TN 19 (12-18)

DI 23022.430 Junctional Epidermolysis Bullosa Lethal Type

COMPASSIONATE ALLOWANCE INFORMATION

JUNCTIONAL EPIDERMOLYSIS BULLOSA LETHAL TYPE

ALTERNATE NAMES

JEB; JEB-Herlitz; Lethal Junctional Epidermolysis Bullosa; Junctional Epidermolysis Bullosa Gravis; Dystrophic Epidermolysis Bullosa; Hemidesmosomal Epidermolysis Bullosa; Herlitz disease; Epidermolysis Bullosa, Junctional; Epidermolysis Bullosa Atrophicans; Herlitz Junctional Epidermyolysis Bullosa

DESCRIPTION

Junctional Epidermolysis Bullosa (JEB) Lethal type, or Herlitz form, occurs at birth and is a rare, genetic condition that is characterized by generalized skin blistering resulting from minor friction, scratches, or trauma. JEB is caused by a severe mutation in the keratin gene: laminin-5. Infants with this condition show characteristic skin blisters around the mouth, eyes, nostrils, fingers, hands, elbows, feet, legs, and diaper area. The skin blisters are often accompanied by significant enlargement and bumpy tissue. Multisystemic involvement of the corneal, conjunctival, tracheobronchial, oral, pharyngeal, esophageal, rectal and genitourinary systems is present. When the lungs are involved, children exhibit symptoms of a hoarse cry, cough and other respiratory difficulties.

DIAGNOSTIC TESTING, PHYSICAL FINDINGS, AND ICD-9-CM CODING

Diagnostic testing: Individuals with this condition are diagnosed by:
  • Genetic testing;

  • Skin biopsy;

  • Blood testing for anemia;

  • Cultures to check for bacterial infection; and

  • Upper endoscopy or upper GI series.

Physical findings: Individuals with the severe form of JEB may have:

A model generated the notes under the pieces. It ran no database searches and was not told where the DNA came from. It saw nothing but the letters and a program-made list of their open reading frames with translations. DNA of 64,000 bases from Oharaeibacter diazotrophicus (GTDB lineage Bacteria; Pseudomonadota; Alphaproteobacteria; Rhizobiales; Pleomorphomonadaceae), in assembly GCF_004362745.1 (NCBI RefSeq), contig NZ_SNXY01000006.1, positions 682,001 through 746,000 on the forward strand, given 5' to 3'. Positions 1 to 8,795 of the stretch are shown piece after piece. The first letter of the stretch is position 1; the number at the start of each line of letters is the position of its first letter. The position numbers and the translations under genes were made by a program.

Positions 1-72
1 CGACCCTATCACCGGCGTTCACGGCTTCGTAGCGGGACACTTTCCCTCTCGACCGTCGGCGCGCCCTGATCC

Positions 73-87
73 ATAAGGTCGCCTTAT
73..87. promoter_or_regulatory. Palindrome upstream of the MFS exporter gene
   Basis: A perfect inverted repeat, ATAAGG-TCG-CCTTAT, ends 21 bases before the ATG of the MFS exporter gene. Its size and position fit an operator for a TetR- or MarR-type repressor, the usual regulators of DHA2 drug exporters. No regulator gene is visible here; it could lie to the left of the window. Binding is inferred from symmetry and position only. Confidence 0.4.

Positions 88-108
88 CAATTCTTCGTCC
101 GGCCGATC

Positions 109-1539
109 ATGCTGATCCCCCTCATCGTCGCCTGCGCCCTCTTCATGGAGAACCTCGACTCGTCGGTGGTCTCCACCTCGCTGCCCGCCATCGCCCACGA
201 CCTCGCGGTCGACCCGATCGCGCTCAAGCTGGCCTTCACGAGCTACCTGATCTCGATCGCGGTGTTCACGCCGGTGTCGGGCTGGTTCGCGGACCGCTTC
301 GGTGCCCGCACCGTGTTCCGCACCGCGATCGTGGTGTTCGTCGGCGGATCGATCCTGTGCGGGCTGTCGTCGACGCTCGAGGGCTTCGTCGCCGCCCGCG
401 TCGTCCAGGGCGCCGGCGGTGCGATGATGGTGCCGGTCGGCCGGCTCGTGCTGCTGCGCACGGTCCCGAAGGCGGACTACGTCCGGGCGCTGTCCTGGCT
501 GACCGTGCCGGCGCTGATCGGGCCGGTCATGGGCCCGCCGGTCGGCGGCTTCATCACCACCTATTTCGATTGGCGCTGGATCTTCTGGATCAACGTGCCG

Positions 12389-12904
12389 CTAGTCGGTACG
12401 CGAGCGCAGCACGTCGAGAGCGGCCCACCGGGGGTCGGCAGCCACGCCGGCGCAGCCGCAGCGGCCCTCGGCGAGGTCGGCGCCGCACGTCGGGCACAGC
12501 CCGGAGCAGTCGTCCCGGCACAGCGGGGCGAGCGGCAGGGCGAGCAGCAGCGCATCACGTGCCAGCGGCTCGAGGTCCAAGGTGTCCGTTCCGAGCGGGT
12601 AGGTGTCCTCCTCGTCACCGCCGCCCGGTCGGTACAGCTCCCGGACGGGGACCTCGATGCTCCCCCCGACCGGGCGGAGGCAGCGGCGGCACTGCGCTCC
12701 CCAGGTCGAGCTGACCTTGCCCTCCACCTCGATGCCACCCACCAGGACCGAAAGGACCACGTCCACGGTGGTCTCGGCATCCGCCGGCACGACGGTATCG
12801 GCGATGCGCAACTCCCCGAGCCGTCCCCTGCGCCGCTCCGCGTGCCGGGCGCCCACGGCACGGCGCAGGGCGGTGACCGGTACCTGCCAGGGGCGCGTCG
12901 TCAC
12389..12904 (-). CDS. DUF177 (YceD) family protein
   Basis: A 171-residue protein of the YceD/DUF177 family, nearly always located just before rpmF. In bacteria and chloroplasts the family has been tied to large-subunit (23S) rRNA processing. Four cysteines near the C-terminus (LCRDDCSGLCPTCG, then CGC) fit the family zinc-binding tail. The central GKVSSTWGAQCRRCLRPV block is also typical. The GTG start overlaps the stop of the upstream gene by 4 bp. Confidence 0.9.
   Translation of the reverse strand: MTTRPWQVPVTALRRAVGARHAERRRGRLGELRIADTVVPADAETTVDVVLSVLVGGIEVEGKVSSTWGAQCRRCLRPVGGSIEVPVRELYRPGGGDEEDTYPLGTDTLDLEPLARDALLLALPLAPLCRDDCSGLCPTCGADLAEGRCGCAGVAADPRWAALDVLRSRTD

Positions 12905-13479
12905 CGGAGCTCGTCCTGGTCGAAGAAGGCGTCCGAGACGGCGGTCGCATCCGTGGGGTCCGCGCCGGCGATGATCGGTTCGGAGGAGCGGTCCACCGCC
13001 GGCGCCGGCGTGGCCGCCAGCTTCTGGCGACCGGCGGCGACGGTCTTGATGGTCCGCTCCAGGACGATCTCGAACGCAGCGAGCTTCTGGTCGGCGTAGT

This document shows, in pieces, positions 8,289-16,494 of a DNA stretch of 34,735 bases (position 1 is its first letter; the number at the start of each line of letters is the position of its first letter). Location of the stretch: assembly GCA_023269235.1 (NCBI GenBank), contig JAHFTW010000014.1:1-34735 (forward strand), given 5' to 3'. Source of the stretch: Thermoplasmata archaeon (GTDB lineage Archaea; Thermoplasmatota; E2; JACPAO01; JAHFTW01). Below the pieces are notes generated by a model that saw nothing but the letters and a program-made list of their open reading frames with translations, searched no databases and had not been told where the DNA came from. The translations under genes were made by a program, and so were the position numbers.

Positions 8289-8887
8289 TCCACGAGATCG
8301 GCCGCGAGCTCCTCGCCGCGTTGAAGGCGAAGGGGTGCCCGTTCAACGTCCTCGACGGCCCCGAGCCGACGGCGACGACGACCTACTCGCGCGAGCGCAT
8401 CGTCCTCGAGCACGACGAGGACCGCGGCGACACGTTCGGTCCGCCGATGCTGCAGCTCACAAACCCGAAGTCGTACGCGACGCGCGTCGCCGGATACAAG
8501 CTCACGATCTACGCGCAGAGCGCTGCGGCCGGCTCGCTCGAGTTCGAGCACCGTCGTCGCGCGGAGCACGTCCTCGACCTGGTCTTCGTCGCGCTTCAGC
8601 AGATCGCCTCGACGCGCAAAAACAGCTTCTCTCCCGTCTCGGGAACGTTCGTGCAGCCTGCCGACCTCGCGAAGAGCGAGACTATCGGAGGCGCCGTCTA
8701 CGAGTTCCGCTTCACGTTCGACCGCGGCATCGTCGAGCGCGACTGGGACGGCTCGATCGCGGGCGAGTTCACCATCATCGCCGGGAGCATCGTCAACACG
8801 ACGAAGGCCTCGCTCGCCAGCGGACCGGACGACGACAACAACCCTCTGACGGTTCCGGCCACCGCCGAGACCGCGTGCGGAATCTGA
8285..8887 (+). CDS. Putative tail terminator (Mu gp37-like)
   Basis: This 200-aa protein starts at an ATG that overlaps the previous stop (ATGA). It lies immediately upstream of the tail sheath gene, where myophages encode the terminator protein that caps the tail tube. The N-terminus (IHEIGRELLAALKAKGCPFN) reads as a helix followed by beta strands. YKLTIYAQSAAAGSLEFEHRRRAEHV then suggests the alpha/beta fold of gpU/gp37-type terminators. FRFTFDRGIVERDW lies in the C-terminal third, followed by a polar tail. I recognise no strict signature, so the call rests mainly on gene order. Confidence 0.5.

• Skin blistering;

  • Contracture deformities at the fingers, elbows or knees;

  • Swallowing problems if the mouth and esophagus are affected;

  • Fused fingers and toes; and

  • Limited mobility from scarring.

Other findings may include:

  • Anemia;

  • Esophageal narrowing eye problems;

  • Infection in the Blood or tissues muscular dystrophy;

  • Periodontal disease;

  • Failure to thrive; and

  • Squamous cell skin cancer.

ICD-9: 757.39

TREATMENT

There is no cure for this condition. Treatment is supportive which includes daily wound care, bandaging and pain management as needed. Tissue engineered skin grafts (artificial skin) may be beneficial.

PROGRESSION

Infants with this condition are at increased risk for death from sepsis or other complications secondary to the skin damage, and usually, they do not survive past infancy. Other complications of JEB can include fusion of the fingers and toes, abnormalities of the fingernails and toenails, joint deformities (contractures) that restrict movement, and hair loss. The death rate is as high as 87% in the first year of life.

SUGGESTED PROGRAMMATIC ASSESSMENT*

Suggested MER for Evaluation:

  • Clinical history and examination that describes the diagnostic features of the impairment; and

  • Biopsy reports

Suggested Listings for Evaluation:

DETERMINATION

LISTING

REMARKS

Meets

108.03

Equals

 

* Adjudicators may, at their discretion, use the Medical Evidence of Record or the listings suggested to evaluate the claim. However, the decision to allow or deny the claim rests with the adjudicator.

To Link to this section - Use this URL:
http://policy.ssa.gov/poms.nsf/lnx/0423022430
DI 23022.430 - Junctional Epidermolysis Bullosa Lethal Type - 12/03/2018
Batch run: 12/03/2018
Rev:12/03/2018